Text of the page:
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Has the Earth’s sixth mass extinction already arrived?
Differences between fossil and modern data and the addition of recently available palaeontological information influence understanding of the current extinction crisis, and results confirm that current extinction rates are higher than would be expected from the fossil record.
Timing of Quaternary megafaunal extinction in South America in relation to human arrival and climate change
Combination of humans, climate, and vegetation change triggered Late Quaternary megafauna extinction in the Última Esperanza region, southern Patagonia, Chile
South America lost around 52 genera of mammals during a worldwide event known as the Late Quaternary Extinction episode. More than 80% of South American mammals weighing > 44 kg succumbed. Analysis…
Merging paleobiology with conservation biology to guide the future of terrestrial ecosystems
Conservation efforts are currently in a state of transition, with active debate about the relative importance of preserving historical landscapes with minimal human impact on one end of the ideological spectrum versus manipulating novel ecosystems that result from human activities on the other.
Variable impact of late-Quaternary megafaunal extinction in causing ecological state shifts in North and South America
- A. Barnosky, E. Lindsey, C. Marshall
- Environmental ScienceProceedings of the National Academy of Sciences
- 26 October 2015
Findings help in identifying modern ecosystems that are most at risk for disappearing should current pressures on the ecosystems’ large animals continue and highlight the critical role of both individual species ecologies and ecosystem context in predicting the lasting impacts of defaunation currently underway.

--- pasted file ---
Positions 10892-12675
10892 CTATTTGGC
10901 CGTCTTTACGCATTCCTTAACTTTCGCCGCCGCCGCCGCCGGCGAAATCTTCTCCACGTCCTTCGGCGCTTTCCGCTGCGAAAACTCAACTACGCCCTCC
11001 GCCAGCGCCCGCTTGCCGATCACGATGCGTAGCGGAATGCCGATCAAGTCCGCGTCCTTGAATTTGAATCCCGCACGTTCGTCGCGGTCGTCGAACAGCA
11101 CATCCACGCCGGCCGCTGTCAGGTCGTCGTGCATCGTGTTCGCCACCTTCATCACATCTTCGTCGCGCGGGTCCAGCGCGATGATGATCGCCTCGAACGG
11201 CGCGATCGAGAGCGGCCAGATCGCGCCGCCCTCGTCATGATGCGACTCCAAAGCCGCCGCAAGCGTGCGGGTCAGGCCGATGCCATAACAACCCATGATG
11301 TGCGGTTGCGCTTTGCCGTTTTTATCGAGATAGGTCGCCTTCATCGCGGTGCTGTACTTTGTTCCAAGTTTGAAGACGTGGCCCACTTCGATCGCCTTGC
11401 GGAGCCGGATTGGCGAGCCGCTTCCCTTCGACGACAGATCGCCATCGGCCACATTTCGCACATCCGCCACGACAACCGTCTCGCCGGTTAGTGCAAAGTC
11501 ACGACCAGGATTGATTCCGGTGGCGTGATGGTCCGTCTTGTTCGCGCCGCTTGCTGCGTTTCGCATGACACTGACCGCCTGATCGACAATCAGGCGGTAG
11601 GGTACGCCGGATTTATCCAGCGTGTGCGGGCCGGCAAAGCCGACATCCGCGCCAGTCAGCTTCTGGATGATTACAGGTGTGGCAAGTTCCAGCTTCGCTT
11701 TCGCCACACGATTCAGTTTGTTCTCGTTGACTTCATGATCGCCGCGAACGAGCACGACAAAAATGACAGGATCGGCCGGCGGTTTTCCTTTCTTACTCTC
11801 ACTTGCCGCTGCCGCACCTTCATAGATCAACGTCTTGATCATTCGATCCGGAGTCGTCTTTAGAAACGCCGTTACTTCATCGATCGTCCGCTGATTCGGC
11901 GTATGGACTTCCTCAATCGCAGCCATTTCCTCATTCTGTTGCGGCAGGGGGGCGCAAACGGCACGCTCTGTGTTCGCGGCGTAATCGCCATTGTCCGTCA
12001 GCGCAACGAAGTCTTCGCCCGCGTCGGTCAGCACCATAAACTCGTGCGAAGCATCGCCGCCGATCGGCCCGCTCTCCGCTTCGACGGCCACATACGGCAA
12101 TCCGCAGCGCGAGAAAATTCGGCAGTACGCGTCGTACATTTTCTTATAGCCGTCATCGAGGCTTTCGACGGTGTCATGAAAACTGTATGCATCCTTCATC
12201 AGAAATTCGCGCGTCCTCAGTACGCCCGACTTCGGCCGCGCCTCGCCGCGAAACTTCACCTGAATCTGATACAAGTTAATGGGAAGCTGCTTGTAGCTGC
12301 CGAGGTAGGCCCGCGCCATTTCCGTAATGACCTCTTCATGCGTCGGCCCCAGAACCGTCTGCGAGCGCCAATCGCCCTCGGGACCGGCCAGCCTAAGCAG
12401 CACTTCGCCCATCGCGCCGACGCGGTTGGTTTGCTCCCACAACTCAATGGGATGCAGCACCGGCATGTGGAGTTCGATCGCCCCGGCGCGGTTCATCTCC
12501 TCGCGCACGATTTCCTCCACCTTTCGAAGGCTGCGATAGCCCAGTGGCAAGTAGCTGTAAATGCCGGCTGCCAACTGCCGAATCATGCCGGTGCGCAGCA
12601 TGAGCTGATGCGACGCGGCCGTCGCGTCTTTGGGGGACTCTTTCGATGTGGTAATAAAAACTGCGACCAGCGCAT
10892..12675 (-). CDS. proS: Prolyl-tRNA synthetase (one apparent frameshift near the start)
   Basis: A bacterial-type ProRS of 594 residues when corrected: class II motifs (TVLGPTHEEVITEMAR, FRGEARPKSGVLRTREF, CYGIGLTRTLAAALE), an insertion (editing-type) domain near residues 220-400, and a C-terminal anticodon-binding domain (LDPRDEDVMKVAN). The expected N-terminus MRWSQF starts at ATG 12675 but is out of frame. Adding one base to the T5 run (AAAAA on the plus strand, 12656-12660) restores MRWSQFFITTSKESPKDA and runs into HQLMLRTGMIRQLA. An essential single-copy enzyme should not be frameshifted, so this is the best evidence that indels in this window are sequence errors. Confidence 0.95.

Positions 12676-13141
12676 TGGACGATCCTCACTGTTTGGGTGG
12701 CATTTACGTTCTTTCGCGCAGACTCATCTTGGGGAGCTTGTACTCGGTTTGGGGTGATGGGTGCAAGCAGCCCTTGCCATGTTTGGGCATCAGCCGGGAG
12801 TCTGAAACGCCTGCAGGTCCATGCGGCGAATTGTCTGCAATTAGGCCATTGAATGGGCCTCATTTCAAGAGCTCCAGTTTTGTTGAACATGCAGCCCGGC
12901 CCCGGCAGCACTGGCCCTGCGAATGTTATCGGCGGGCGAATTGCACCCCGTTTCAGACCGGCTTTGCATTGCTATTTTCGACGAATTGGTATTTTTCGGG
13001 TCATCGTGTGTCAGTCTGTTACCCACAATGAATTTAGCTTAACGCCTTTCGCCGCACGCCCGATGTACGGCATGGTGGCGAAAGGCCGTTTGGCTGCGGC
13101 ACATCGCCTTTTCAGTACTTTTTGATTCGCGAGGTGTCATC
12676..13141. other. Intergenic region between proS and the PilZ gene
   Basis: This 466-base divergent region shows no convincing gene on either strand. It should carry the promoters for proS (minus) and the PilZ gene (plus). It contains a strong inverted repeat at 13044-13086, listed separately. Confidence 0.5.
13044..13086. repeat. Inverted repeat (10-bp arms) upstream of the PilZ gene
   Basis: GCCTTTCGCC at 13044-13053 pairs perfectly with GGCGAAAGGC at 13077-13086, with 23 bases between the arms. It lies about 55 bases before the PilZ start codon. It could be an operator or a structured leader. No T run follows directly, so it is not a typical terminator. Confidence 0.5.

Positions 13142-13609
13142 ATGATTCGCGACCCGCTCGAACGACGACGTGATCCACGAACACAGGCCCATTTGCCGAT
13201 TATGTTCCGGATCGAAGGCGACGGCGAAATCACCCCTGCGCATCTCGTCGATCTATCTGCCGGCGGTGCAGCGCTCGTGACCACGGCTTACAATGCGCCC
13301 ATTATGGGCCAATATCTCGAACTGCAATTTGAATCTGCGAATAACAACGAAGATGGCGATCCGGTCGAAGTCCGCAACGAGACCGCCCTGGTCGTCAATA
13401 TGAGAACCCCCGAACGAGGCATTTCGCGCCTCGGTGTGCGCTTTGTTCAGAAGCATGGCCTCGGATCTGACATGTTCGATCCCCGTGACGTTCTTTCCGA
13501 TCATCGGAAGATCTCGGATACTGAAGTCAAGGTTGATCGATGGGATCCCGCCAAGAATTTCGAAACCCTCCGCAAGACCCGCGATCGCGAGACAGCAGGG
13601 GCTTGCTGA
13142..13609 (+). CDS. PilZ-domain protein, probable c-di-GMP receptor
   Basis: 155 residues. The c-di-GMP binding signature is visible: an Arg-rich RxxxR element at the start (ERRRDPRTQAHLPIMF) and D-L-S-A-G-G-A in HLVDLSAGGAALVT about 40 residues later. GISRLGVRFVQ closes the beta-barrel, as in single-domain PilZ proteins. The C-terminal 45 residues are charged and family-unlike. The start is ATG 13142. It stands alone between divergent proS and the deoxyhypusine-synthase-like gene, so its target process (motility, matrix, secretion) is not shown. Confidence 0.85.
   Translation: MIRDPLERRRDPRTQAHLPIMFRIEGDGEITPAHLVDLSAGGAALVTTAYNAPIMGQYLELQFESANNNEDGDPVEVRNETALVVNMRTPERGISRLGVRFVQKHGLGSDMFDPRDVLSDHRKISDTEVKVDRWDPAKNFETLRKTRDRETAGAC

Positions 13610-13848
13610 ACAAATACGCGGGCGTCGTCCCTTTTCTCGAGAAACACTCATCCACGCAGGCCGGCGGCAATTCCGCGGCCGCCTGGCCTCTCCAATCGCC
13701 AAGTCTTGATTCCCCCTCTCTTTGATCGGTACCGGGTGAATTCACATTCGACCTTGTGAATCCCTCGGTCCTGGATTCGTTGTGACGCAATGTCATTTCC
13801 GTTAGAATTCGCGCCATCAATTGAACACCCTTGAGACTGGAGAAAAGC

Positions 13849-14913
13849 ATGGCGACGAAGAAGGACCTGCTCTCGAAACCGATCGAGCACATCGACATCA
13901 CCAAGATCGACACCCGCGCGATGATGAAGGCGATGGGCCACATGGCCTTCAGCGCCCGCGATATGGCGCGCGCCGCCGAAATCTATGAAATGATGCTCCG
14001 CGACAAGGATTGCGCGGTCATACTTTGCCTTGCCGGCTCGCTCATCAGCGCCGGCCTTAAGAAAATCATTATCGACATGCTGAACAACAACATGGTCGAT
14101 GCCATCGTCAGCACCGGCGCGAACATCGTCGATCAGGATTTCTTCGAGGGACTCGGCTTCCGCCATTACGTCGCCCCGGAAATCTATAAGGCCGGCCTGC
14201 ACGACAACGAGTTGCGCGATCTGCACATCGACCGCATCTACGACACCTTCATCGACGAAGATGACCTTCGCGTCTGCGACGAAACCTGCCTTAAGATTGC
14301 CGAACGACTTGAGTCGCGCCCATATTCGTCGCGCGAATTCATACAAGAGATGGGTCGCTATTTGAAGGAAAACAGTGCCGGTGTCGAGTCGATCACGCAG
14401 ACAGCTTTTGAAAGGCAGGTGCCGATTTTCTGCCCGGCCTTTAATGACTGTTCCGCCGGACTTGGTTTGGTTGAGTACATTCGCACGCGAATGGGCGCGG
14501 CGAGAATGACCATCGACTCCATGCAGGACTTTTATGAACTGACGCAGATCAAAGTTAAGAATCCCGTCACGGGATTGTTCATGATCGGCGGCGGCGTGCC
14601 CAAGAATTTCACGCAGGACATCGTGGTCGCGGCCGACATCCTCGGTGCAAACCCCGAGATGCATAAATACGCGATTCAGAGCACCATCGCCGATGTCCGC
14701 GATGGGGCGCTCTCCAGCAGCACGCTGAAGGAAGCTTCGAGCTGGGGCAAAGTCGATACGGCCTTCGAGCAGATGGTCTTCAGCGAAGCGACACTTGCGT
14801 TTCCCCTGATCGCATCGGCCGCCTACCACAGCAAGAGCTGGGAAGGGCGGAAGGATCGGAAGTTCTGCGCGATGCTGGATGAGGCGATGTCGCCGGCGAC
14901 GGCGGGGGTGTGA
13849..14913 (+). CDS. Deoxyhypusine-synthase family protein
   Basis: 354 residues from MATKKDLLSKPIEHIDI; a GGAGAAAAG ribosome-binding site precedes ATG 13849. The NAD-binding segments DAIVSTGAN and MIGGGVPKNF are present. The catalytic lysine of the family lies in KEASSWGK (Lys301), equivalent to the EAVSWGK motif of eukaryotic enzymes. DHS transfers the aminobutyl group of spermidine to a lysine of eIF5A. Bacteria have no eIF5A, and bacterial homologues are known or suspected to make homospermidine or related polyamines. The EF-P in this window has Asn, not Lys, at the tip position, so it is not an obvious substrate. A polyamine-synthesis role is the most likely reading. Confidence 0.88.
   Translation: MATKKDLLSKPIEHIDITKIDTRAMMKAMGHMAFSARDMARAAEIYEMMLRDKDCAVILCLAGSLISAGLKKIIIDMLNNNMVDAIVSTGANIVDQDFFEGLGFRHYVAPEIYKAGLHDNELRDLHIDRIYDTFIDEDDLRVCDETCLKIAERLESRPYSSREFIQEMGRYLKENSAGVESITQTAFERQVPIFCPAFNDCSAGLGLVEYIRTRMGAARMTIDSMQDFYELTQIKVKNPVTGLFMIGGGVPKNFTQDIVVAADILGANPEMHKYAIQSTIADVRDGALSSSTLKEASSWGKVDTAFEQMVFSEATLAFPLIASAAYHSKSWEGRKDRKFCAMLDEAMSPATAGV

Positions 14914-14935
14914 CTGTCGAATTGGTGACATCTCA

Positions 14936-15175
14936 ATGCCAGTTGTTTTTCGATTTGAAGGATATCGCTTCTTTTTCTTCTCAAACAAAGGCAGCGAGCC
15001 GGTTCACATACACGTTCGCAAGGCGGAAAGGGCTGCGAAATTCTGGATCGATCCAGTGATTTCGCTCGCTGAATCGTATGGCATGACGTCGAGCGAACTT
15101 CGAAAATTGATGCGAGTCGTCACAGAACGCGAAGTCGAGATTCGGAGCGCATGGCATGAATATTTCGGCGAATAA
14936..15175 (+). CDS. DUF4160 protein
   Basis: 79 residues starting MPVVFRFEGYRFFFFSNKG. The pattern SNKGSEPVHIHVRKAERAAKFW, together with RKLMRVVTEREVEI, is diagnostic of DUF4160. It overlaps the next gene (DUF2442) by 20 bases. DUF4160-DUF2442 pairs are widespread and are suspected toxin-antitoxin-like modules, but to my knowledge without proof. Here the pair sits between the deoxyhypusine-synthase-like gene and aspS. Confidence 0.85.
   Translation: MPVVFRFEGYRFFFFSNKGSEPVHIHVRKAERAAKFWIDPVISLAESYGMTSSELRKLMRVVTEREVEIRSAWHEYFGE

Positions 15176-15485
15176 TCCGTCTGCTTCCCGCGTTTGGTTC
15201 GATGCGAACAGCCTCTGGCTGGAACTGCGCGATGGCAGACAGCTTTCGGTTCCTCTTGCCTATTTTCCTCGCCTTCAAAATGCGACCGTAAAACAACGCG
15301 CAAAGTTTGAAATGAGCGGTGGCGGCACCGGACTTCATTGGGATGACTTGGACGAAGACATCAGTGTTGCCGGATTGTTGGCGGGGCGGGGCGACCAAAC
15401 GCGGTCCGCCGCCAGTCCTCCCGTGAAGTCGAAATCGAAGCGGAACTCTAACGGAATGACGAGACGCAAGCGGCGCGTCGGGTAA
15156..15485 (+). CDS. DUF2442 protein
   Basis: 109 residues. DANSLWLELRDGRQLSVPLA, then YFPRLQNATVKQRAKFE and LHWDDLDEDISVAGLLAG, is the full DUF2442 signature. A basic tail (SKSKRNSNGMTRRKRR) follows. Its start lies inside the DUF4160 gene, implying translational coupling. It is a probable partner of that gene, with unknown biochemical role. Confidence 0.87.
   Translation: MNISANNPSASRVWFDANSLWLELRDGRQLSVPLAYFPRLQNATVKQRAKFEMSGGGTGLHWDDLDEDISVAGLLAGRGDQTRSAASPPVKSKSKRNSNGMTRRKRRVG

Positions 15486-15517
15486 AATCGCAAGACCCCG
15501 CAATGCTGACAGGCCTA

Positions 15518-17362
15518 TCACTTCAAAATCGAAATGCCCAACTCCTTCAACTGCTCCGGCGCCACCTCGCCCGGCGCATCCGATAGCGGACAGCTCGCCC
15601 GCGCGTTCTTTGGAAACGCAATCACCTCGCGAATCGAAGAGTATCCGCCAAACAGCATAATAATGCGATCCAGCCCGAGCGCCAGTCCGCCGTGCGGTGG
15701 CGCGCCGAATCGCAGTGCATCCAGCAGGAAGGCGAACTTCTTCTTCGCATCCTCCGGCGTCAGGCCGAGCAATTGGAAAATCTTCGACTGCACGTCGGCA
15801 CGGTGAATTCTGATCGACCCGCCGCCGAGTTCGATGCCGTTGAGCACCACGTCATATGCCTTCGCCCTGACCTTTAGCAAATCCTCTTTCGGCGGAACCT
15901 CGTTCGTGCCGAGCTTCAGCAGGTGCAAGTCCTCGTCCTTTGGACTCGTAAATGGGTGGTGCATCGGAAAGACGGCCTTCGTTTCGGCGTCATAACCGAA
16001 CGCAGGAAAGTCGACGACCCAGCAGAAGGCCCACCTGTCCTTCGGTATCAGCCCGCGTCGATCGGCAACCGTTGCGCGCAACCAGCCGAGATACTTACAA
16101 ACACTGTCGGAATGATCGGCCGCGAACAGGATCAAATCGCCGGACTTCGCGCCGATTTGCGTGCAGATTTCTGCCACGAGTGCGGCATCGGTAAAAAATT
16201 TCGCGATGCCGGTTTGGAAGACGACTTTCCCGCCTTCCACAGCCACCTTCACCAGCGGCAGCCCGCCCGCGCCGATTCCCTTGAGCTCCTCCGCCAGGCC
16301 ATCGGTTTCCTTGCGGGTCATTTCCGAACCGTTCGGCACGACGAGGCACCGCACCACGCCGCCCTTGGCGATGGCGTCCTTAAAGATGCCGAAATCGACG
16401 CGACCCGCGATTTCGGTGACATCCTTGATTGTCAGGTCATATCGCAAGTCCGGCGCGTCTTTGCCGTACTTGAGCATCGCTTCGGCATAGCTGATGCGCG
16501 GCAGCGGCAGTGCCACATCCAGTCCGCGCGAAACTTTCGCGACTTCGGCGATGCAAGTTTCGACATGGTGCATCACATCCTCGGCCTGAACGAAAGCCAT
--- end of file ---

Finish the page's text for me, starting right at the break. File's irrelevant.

Tanque Loma, a new late-Pleistocene megafaunal tar seep locality from southwest Ecuador
The changing role of mammal life histories in Late Quaternary extinction vulnerability on continents and islands
- S. K. Lyons, Joshua H Miller, A. Mychajliw
- Environmental Science, GeographyBiology Letters
- 1 June 2016
Using phylogenetic regression and classification trees, it is found that while life-history traits are poor predictors of historic extinctions, those associated with difficulty in responding quickly to perturbations, such as small litter size, are good predictor of prehistoric extinctions.
Campo Laborde: A Late Pleistocene giant ground sloth kill and butchering site in the Pampas
- G. Politis, Pablo G. Messineo, T. Stafford, E. Lindsey
- Geology, GeographyScience Advances
- 1 March 2019
The new data offer definitive evidence for hunting and butchering of Megatherium americanum (giant ground sloth) at 12,600 cal years BP and dispute previous interpretations that Pleistocene megamammals survived into the Holocene in the Pampas.
Influence of biogenic habitat on the recruitment and distribution of a subtidal xanthid crab
The role played by bio- genic habitats (Mytilus edulis and Crepidula spp. beds) in influencing the subtidal distribution of the mud crab Dyspanopeus sayi in Narragansett Bay, New England is investigated.
Micro Methods for Megafauna: Novel Approaches to Late Quaternary Extinctions and Their Contributions to Faunal Conservation in the Anthropocene
This article highlights how developments in five methodologies (radiocarbon approaches, stable isotope analysis, ancient DNA, ancient proteomics, microscopy) have helped drive detailed analysis of specific megafaunal species, their particular ecological settings, and responses to new competitors or predators, climate change, and other external phenomena.